From this, the Dunlap court decides that a post-sentence motion isn't a "critical stage" of the proceedings, because relief is "allowable only in extraordinary cases." Since it's not a critical stage, counsel isn't required, and "we therefore will not recognize a claimed error based on ineffective assistance regarding counsel's performance in presenting said motion to the trial court."
That doesn't sound right, but in fact there are a number of cases holding that you don't have the right to the effective assistance of counsel where you don't have a right to appointed counsel. That usually arises in cases involving discretionary appeals. It's applicability in Ohio is questionable, since counsel is always assigned to a discretionary appeal in the Supreme Court if the defendant's indigent. And note that the Dunlap opinion doesn't indicate whether counsel was retained or appointed, and whether that should matter.
Either judges up here are getting tougher, criminals are getting worse, or some combination thereof: 229 years of sentences were meted out. And that was in just two cases.
The defendant in State v. Daniel was the recipient of the 144-to-life sentence for his conviction of multiple counts of rape, aggravated robbery, and kidnapping. Daniel's first claim is that the judge should have found him incompetent to stand trial, and Daniel certainly went the extra mile in trying to demonstrate that he was truly unhinged: he feigned suicide after the first day of trial, and on the second "spread feces on himself and his holding cell."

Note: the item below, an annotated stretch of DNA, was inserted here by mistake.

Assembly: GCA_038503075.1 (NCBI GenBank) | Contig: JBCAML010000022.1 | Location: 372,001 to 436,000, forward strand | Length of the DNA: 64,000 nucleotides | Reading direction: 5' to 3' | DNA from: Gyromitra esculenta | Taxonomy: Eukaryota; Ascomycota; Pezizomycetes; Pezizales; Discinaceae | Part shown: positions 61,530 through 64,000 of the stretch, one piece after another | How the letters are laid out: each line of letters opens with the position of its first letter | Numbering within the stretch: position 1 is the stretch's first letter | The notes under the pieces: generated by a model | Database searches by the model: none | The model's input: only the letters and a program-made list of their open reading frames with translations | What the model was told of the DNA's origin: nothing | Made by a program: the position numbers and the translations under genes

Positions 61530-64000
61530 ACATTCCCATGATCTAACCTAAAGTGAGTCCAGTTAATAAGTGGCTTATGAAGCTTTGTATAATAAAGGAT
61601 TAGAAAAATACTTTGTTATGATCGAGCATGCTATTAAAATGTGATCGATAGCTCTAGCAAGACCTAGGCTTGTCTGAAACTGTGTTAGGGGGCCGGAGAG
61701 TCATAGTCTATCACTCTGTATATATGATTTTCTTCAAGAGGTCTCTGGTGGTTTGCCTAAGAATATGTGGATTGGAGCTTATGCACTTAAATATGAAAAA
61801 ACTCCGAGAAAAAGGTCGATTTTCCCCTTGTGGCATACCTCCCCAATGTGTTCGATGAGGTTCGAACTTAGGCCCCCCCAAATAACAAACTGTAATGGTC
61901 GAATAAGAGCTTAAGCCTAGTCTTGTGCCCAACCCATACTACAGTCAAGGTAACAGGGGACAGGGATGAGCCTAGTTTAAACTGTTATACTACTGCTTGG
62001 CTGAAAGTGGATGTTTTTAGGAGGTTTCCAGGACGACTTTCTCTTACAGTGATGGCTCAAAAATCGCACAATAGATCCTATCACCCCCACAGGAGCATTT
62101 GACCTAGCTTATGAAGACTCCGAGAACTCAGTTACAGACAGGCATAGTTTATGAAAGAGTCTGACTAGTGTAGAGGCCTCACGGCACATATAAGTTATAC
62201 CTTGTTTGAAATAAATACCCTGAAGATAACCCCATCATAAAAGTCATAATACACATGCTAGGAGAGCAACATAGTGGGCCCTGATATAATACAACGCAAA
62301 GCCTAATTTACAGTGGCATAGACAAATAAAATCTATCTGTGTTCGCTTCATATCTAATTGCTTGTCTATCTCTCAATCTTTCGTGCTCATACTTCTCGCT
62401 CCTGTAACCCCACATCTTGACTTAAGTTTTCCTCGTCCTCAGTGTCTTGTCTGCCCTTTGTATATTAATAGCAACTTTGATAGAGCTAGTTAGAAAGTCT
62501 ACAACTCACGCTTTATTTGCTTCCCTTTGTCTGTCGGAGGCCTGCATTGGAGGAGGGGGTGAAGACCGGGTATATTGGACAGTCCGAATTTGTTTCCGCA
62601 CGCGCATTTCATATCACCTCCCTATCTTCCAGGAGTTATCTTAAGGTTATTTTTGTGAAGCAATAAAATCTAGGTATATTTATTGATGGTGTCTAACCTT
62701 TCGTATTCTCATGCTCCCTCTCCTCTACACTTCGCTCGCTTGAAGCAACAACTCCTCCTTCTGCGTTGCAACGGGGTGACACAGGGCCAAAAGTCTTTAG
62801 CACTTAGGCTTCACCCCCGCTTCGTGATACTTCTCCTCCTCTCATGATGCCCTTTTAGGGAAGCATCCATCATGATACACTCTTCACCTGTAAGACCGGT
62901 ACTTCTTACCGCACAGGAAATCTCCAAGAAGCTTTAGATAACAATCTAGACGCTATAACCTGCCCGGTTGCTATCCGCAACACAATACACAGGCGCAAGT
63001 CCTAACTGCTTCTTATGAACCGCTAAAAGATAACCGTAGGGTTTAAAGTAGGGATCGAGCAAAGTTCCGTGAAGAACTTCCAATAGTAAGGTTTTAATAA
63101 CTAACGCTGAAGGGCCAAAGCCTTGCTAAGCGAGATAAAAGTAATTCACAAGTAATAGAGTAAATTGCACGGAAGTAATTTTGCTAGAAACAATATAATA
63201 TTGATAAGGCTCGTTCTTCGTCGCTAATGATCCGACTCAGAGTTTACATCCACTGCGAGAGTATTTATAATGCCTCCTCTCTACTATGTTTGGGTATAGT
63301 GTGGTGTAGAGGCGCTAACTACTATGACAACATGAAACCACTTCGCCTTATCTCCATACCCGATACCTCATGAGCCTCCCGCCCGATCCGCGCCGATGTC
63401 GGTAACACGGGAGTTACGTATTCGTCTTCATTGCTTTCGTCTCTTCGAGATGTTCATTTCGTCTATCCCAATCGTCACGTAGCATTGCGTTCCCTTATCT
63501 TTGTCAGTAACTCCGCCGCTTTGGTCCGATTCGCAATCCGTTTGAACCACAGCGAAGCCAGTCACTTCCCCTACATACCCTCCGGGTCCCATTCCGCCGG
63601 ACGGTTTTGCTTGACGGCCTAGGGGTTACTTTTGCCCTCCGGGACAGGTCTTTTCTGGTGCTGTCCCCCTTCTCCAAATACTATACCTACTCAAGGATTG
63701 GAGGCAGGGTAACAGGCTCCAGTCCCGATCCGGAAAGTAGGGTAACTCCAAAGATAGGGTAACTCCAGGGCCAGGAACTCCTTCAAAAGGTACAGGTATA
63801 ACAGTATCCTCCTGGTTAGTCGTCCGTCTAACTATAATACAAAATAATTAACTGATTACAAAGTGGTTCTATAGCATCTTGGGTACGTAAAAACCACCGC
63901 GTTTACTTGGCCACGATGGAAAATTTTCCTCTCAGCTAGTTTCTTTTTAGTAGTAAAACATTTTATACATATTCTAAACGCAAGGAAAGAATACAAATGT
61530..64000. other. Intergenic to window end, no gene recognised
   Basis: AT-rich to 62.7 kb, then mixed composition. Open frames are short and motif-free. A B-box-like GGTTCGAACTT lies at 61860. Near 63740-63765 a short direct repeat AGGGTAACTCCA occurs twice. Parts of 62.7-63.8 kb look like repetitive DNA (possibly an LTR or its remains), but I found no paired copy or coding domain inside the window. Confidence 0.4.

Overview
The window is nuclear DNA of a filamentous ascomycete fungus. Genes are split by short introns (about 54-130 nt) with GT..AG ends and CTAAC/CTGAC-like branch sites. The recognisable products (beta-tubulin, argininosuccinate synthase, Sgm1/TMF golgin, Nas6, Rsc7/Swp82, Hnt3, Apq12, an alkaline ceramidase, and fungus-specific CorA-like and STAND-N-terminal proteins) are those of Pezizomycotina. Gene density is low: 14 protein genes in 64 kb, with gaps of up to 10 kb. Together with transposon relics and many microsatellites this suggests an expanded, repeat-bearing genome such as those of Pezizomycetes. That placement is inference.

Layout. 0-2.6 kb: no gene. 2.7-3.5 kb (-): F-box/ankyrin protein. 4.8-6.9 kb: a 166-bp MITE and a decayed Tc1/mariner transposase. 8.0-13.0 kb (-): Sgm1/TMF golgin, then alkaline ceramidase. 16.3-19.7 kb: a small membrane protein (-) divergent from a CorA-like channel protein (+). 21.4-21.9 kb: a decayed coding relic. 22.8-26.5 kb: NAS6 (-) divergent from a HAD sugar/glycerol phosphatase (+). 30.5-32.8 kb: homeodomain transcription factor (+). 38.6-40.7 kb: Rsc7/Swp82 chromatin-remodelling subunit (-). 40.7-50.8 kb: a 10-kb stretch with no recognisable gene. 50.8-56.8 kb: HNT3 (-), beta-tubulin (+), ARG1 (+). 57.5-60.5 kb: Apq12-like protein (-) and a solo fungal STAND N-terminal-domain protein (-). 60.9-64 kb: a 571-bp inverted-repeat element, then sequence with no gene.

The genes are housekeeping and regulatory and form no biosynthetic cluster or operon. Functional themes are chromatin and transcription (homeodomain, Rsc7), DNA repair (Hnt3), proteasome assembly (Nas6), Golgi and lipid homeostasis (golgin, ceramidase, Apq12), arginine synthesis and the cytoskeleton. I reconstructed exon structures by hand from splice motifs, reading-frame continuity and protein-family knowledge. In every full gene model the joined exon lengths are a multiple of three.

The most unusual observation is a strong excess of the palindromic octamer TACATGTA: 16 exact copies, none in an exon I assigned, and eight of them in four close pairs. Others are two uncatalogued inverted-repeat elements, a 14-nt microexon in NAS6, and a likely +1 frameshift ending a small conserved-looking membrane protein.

His claim was undercut by jail calls in which he asked his girlfriend to look up symptoms of schizophrenia. If this were all, one might argue he was simply attempting to gather evidence for a self-diagnosis. Alas, the calls included discussions of jury selection, the evidence, potential witnesses, an alibi, and circumstantial evidence, subjects not normally addressed by people who need a time-out at the Rubber Ramada.
It's reform time again for the criminal justice system. Up here in Cuyahoga County, we've been looking into bail reform, and just the other day the court announced that the steering committee which had been formed several months ago to look into the matter had appointed the heads of the four committees who'd be looking into the matter, and the steering committee announced that the committees would begin looking into the matter in earnest in a month or so.
But we won't have to wait any longer for a report on grand jury reform. That report was released last month. Ten is always a good number for these kinds of things - it worked for Moses and for the Founders - so the report contains ten recommendations on how to fix what's wrong with the Ohio grand jury system. Let's see what they came up with.
View more posts in the Archive »